>> well, whatever it is, it certainly has been a jarring contrast to see the president spark a rhetorical battle with one of the u.s.'s closest allies, canada, just days before he is set to sit down with the north korean dictator kim jong-un. and at the same time, we are also hearing him make outreaches to russia, saying that russia should be included in what used to be the g8, saying that russia, he would like to sit down with russian president vladimir putin for a summit as well. so certainly it has been an interesting contrast that the president has set up ahead of his meeting with kim jong-un. clearly, the spat that the president is having is one that he believes is necessary. he believes this is a necessary battle to have with da, with the european union, with other close allies over this issue of trade, which has really come to define his second year as president so far. remember, it was the president's decision to impose the steel and aluminum tariffs on canada, on
mexico and on the european union just two weeks ago tt really set off this entire feud. and while he was smiling and shaking hands at the g7, clearly that was not the ultimate feeling that he left canada with. >> yeah, it really was extraordinary. left so many people shaking their heads. jeremy diamond joining us from singapore. many thanks for that. now become to you, john, in los angeles. >> anna, thank you very much for that report. paul o'carroll joins us from san francisco. he is a senior adviser for n squared and also an expert on nuclear security issues. and we're lucky to have you with us, paul. thank you. i want to play you part of a broadcast from north korean state television. it's reporting on kim leaving for the summit in singapore. >> at this historical first dprk and usa summit which is garnering the attention and hopes of the entire world, comprehensive and in-depth views will be exchanged on issues of common interest, such as
establishing a new dprk-u.s. relation that responds to the changing requirements of the era, establishing firm and permanent peace on the korean peninsula and denuclearization of the korean peninsula. >> it's notable the veteran anchor was brought out of retirement. she just does the big news these days. how significant are the two words "changed erred -- era? >> it could mean a couple different things. when i first heard the phrase earlier and read it, i felt that it's actually serving two purposes. it's telling the north korean populace that they should continue to feel confident and strong that they are a nuclear nation, that they have achieved what kim il-sung, the founder of north korea, and kim jong-un have sought for so long, which is to be a nuclear power.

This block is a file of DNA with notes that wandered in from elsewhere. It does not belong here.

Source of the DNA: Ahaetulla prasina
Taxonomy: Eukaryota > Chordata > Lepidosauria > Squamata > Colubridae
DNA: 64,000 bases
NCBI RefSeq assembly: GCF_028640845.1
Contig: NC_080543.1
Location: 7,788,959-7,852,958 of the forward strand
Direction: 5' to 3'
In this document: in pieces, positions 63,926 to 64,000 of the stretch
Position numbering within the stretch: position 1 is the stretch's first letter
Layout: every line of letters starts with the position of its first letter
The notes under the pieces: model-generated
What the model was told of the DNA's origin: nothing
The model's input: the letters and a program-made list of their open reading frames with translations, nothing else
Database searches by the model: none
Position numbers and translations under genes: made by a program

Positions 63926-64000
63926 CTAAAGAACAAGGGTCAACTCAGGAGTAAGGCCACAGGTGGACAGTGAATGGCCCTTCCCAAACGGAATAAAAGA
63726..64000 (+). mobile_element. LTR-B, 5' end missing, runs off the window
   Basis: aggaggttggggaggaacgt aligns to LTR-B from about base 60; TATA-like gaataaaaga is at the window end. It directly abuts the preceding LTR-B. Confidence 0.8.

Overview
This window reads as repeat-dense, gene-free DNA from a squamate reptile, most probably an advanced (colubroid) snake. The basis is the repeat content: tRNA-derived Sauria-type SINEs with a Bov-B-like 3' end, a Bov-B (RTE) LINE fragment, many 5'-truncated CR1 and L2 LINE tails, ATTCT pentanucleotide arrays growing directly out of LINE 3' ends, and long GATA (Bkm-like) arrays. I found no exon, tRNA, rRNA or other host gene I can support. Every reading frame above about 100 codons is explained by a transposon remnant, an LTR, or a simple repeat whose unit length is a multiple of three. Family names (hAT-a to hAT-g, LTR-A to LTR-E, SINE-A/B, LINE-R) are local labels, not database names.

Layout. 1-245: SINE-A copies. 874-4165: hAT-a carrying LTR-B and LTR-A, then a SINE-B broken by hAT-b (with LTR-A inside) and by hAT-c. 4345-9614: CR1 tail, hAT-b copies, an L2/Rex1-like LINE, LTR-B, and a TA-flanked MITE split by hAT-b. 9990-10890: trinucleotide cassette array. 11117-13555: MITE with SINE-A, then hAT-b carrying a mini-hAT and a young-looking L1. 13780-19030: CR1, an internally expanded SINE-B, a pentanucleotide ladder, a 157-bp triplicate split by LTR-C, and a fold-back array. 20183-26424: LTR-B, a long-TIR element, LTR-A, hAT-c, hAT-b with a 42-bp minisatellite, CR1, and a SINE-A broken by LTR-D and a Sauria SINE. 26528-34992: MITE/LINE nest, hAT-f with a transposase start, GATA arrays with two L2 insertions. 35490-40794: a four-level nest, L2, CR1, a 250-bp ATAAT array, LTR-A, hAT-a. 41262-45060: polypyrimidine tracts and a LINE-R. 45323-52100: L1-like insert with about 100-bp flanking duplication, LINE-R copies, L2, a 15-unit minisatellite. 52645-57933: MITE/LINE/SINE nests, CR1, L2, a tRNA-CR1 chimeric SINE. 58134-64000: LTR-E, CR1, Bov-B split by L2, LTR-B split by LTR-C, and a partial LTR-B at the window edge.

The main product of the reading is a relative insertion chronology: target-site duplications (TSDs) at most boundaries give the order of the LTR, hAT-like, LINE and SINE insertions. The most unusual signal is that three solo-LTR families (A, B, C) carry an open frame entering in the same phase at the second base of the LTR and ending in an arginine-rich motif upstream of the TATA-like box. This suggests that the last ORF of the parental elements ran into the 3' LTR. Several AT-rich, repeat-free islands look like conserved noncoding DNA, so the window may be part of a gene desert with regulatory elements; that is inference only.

and the changed situation means that they can now come to the table as an equal in the eyes of the international community and meeting certainly with a sitting president is also -- it's cred for them. i think what's also notable about this statement is it happened before the summit happened. in other words, they're reporting on real-time activities of kim jong-un. this is very rare with north korea. typically if he travels or if there is some type of an event or a parade, kcna, the state radio and television apparatus reports on it after the fact. so it's very interesting to hear that they're sort of following him as he goes. >> normally it's all reported of in full once all successful and everything is done and dusted. when it comes to the preparation for the summit, this is how the u.s. secretary of state mike pompeo sized up kim jong-un a couple weeks ago. >> the conversations are
professional. he knows his brief. he does follow the western press. he'll probably watch this show at some point. he is paying attention to things that the world is saying. >> on the other hand, the u.s. president has g every rea to believe hed of winging it. is it possible? is it a diplomatic strategy that mac maybe kim jong-un is stumble around in the dark and somehow find the golden ticket? >> i was talking the a colleague and they used the phrase even a blind squirrel gets an acorn once in a while. while that might seem cute, while we're talking about nuclear weapons and the risk of potential nuclear war, you don't want to rely on a blind squirrel. i think your assessment is correct. president trump has even said i'm prepared enough, and you know, it's more about how i feel and what i think about this guy. and i have to tell you, in one of my trips to north korea, i was there during a time when they launched missiles, and our handlers, the entourage that was in charge of us came running